Monday, November 10, 2014

Navarre Hotel Ladies Restaurant

Ad from the Bath [Maine] Independent,
March 5, 1910
Navarre Hotel Ladies Restaurant

Location: 7th Avenue at 38th Street, New York, New York, USA

Opened: Hotel opened in 1900, ladies restaurant probably didn't open till after 1907

Closed: Hotel demolished in 1930

The 1910 ad for the Navarre Hotel (to the right) appeared in Maine, but I imagine something similar appeared in newspapers all over the east coast.

Notice that a "Ladies Restaurant" is listed under the "Dutch Grill Rooms."

As we have pointed out in previous ladies restaurant posts, restaurants specifically designated for ladies were not unusual in turn-of-the century hotels. Chances are the "Dutch Grill Rooms" were designated as male-only, as cooking meat over an open flame is generally associated with men, masculinity, and men's space, and still is to some extent.

That is not to say that the "Ladies Restaurant" was female-only. Typically male escorts were not only allowed, they could even outnumber the ladies on occasion based on our analysis of other ladies restaurants from the period.

In many cases, the ladies restaurant was an after thought by the management. That also appears to be the case here. In this newspaper ad from 1907, there is mention of the "New Dutch Grill Rooms Largest in City," but no mention of a ladies restaurant.

As for the rest of the Beyond the Guided Age, we're told that the building was designed by Barney & Chapman around 1900 and demolished in 1930.

We get a little more background from this contemporary description:

On the corner of Seventh Ave., at 38th St., is the NAVARRE HOTEL, most conveniently located. 300 ft. from Broadway. Constructed in the French Renaissance style of architecture, it is one of the handsomest structures of its kind, not only in this country. but in the world. It is built and maintained strictly fire-proof throughout, with its ten stately stories of steel construction, stone and brick walls, red-tiled roof and marble mosaic and terrazzo floors. Among many hostelries of a great city, the Navarre stands unique in this respect. It truly offers the maximum of comfort and luxury at minimum cost. Its richness and high-class appointments, while affording all that is attainable as to the substantial and elegant in hotel service, are to be enjoyed at rates reasonable beyond ordinary expectations.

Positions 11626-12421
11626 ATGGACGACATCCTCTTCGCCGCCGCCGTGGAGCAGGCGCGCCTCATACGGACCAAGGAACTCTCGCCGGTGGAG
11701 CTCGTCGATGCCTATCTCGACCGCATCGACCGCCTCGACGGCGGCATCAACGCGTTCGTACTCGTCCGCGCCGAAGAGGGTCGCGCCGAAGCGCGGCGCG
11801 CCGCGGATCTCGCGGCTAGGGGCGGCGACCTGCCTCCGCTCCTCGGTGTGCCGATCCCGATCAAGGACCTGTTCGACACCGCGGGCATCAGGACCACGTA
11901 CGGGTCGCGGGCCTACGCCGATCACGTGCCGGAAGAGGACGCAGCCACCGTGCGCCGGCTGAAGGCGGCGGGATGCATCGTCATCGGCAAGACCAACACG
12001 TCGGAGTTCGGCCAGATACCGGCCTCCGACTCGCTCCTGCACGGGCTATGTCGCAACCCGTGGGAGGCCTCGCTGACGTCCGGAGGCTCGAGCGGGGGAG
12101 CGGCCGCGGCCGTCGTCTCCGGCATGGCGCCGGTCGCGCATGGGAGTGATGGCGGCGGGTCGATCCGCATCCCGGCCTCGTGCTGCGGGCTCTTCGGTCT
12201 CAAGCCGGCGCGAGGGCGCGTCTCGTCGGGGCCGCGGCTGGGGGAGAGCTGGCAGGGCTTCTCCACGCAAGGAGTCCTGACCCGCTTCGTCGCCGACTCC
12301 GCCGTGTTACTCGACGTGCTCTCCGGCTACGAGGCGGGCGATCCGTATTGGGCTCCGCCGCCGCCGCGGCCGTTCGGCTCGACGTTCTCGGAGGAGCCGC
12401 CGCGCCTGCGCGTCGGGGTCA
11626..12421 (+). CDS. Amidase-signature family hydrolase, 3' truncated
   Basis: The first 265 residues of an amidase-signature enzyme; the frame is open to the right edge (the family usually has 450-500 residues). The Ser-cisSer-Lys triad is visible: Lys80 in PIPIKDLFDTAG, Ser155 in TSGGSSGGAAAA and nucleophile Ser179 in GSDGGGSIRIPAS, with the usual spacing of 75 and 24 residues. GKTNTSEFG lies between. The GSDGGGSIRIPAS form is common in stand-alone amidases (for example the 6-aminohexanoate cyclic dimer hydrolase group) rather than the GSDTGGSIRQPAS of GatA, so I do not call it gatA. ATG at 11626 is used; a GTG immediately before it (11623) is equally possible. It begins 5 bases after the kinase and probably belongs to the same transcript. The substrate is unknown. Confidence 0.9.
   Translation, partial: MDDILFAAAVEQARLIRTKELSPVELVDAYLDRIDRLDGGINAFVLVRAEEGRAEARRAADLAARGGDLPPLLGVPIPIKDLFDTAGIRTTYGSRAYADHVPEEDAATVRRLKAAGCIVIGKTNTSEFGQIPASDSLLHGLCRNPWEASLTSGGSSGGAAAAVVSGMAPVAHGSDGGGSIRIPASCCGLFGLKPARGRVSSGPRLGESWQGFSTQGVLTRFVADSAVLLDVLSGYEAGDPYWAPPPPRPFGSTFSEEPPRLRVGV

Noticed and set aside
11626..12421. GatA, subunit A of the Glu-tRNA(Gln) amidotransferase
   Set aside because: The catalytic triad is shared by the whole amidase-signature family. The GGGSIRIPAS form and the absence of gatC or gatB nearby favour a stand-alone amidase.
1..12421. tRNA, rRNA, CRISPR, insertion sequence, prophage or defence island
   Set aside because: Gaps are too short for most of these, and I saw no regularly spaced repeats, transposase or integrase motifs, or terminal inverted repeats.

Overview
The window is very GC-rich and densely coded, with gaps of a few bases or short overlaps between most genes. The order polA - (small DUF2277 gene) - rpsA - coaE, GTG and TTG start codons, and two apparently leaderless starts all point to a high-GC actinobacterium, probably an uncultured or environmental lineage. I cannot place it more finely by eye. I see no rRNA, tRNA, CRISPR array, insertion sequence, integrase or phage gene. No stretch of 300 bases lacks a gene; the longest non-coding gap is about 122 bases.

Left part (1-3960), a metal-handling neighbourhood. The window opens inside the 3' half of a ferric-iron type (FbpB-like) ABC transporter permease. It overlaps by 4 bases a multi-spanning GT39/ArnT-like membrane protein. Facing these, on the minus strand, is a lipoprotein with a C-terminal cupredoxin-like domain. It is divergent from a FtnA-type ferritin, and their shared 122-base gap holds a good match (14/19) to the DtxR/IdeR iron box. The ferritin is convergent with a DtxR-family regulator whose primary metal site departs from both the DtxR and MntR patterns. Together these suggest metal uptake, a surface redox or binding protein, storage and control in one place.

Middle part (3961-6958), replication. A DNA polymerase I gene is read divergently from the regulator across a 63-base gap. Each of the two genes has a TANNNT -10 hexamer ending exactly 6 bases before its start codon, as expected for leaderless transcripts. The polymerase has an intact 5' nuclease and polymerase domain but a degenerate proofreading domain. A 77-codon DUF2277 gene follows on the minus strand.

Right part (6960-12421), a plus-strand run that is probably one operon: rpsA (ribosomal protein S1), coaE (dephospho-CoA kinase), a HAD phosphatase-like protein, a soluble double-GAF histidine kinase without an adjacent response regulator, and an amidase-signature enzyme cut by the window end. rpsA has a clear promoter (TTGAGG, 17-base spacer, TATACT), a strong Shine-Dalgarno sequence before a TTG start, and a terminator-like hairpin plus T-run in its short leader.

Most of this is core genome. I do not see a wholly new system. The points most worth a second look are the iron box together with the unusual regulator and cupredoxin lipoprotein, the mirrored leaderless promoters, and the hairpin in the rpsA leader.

Navarre Hotel Main Lobby
The colored postcard above accompanied this description. And in this postcard, which appears to be from the 1920s, there is mention of the "Most Artistic Grill Rooms and Restaurants in the City," but no specific mention of a ladies restaurant, so I suspect it was gone by then.

Judging by the few images we have of the interior, this hotel was as beautiful on the inside as it was on the outside. Unfortunately, we have no images of the ladies restaurant. And I don't find any images from the time of the (men's) grill room either. However, you can see an artist's rendition of what the Navarre Hotel "Gentleman's Café and Bar" looked like here.

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